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Your Cats Behavioural Problems

It can be difficult to see signs of stress in a single cat. Some breeds are generally more nervous than others. For example, Oriental cats can react very badly to strange situations, and even a visit to a familiar cattery can cause a complete personality change. Cats show stress more than dogs, but the first signs can be too small for us to notice.

When a cat feels vulnerable it will withdraw into itself, and this is one of the first signs that something is wrong. When a cat is distressed, the fur is flattened, the tail is curled round and the cat crouches. If this continues the cat may start to shake. Salivation, vomiting and defecation can also be signs of nervousness and tension.

A cat may react when it is frightened. Normally, the pupils are dilated, the back is arched, the hair stands on end and it will hiss. If you try to comfort your cat it may react aggressively.

Some time symptoms of fear can be harder to see. The cat may hide, or try to appear smaller by pulling its ears back and not moving. A timid cat may do this at the smallest noise. This may be because it was abused as a kitten or because it wasn't socialized properly. If you breed cats, you must make sure that it is ready for everyday household life.

An owner may help the cat overcome mild fear. A timid cat will need a quiet place to retreat to, such as a covered bed. Don't force attention on your cat, wait for it to come to you. Move slowly, speak softly and keep strangers away until it has become more confident.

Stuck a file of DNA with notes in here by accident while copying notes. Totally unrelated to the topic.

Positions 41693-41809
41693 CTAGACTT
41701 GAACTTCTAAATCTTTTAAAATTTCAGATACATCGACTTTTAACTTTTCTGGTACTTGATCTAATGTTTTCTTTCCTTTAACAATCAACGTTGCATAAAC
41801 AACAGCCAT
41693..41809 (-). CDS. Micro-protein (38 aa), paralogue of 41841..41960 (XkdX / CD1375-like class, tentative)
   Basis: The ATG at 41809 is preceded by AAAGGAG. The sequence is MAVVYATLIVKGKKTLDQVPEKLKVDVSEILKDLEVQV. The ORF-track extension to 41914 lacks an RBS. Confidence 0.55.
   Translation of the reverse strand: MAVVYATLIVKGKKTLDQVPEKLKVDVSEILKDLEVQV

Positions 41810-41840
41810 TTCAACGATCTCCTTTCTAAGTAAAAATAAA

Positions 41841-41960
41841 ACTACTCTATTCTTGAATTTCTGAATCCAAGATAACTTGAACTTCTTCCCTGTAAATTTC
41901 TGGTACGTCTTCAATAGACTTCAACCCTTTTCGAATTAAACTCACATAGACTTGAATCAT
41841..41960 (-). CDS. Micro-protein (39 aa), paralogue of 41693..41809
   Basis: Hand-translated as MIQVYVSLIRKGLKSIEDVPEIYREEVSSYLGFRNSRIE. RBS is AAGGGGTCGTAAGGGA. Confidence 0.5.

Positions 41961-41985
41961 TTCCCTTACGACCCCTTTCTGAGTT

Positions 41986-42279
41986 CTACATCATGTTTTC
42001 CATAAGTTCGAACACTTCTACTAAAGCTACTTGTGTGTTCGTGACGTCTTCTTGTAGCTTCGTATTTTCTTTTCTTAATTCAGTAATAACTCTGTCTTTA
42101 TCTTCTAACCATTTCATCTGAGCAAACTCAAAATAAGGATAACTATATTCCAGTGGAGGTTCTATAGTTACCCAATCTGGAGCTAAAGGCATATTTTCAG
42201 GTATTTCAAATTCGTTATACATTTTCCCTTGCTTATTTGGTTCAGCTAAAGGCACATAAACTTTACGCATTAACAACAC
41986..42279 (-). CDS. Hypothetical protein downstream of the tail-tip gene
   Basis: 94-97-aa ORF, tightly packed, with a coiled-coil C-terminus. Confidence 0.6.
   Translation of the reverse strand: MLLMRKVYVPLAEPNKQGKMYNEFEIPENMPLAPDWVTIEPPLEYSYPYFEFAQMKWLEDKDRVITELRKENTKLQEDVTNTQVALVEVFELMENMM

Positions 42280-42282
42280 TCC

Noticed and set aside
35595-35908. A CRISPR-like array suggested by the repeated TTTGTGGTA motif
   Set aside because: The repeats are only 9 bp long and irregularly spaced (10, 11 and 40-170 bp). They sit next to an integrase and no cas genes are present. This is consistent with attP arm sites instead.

It's important to find out what is causing your cat's fear so that you can deal with it. This can sometimes be very hard. There may be an ongoing situation, such as teasing by a small child, noise or confinement. Once you have discovered the cause you must remove it straight away, so as to regain the cat's confidence.

You may be able to persuade your cat to overcome its fears. A cats first reaction when it is threatened is to retreat and get away. You may be able to control this by using soothing words or gradually making the cat aware that it doesn't need to be afraid, by exposing it to the problem little and often.
After the shock reaction, cats often settle down in catteries or veterinary hospitals after about 48 hours. If they are handled during that time, they may associated being handled with the fear, and will be aggressive towards everyone. Left alone they normally calm down.
If a cat is normally calm, and suddenly starts to scratch and bite, it may be ill, bored or frightened, and you should find out what the problem is. It is important to train from a kitten that aggressive behaviour is not acceptable. A firm no, immediately stopping play and a light tap on the nose when ever it scratches or bites should correct this behaviour. You must remember that a cat likes its independence, and if you try to impose your attention on to it, it may react aggressively.

Often cat owners need help with cat behaviour problems which your vet may not be able to help you with. Or there are so many common cat behaviour problems you are unsure as to where to start.

We have sourced an excellent guide to help you solve all your cats behaviour problems. Click here for more information on the cat behaviour problems guide http://tinyurl.com/2n2r9f/

 

 

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